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THFC says it is now welcoming local people’s views and that some ideas residents may have for the parkland could be taken forward with its forthcoming planning application. At the exhibition events, residents will be able to see the first visual impressions of the football academy, which will occupy the building previously used as the northern clubhouse for Whitewebbs Park Golf Course but will also be extended, essentially doubling its footprint.

While the enclosure of the area for the academy and the laying of football pitches will entail the removal of 102 trees and relocation of a further 42, THFC intends to plant 3,000 elsewhere around Whitewebbs.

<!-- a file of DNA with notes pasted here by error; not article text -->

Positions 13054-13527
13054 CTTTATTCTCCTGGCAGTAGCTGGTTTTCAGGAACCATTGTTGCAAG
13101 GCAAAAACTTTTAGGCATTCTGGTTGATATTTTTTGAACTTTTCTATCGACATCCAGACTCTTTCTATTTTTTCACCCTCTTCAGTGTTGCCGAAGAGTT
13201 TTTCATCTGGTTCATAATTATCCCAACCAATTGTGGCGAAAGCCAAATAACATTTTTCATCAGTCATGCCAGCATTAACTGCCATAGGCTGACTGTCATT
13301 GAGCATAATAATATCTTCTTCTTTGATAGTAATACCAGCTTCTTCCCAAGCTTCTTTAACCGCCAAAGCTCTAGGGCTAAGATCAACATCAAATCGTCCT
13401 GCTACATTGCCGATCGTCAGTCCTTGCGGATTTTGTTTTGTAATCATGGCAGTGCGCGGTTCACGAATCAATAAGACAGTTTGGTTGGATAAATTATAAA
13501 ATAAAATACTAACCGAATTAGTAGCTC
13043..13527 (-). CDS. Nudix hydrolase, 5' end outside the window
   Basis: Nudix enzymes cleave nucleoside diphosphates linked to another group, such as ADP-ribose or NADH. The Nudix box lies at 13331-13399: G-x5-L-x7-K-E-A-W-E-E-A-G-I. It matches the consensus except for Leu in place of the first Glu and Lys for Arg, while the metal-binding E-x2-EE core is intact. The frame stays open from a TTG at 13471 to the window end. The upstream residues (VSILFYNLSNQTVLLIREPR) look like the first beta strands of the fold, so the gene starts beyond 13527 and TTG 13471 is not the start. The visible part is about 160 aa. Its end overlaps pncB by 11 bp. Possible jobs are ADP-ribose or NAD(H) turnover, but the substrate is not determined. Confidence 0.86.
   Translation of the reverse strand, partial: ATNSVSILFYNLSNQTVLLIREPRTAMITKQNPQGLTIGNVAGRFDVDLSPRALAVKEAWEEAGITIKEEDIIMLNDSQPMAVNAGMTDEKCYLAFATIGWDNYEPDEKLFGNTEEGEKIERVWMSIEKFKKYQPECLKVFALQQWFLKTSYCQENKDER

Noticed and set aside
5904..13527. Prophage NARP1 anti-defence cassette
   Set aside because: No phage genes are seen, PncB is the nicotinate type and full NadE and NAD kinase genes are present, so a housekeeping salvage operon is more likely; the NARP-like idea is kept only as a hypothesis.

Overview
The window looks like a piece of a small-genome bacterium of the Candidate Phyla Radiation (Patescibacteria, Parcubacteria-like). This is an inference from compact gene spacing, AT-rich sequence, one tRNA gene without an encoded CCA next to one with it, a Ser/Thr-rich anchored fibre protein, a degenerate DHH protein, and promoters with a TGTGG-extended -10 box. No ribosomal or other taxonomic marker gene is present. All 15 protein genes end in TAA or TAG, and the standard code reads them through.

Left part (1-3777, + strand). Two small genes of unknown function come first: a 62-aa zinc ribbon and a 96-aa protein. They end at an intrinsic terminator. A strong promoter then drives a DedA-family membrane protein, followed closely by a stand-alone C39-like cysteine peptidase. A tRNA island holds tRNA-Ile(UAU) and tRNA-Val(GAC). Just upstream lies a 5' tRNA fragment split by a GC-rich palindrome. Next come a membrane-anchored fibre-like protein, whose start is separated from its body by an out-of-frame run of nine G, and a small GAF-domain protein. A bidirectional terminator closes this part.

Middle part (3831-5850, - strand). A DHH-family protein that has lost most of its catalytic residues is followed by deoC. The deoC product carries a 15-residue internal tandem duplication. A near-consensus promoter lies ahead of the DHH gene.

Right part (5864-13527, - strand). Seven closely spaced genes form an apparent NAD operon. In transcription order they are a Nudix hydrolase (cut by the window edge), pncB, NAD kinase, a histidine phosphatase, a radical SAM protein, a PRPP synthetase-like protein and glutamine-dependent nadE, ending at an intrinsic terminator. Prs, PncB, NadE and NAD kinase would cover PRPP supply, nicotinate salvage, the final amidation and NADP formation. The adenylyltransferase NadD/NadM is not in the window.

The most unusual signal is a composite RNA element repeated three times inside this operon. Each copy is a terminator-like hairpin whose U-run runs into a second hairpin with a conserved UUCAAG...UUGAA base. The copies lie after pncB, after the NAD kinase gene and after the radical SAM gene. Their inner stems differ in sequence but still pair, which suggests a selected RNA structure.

Spurs also wish to create a “biodiversity corridor” to connect the woodland at Whitewebbs, across the north of the academy site, to link with the upcoming Dicken’s Trough Meadow – a nature reserve originally supposed to be launched around the time the current Tottenham Hotspur Training Centre was built a decade ago, but which is now being taken forward.

Within the woodland, a dilapidated building beside the lake, known as Conduit House, is set to be “transformed into a bird-watching platform”, while existing footpaths and bridleways will be repaired or upgraded.

Spurs also want to erect a new visitor centre in place of the existing café and toilet blocks at the southern entrance to the park. Proposals for this area are still being finalised and could include additional features suggested by residents. One of the ideas put forward for this area is a “community dog park” that would provide “a safe, enclosed space for dogs, that would be managed by the club, potentially in collaboration with a local animal welfare organisation”.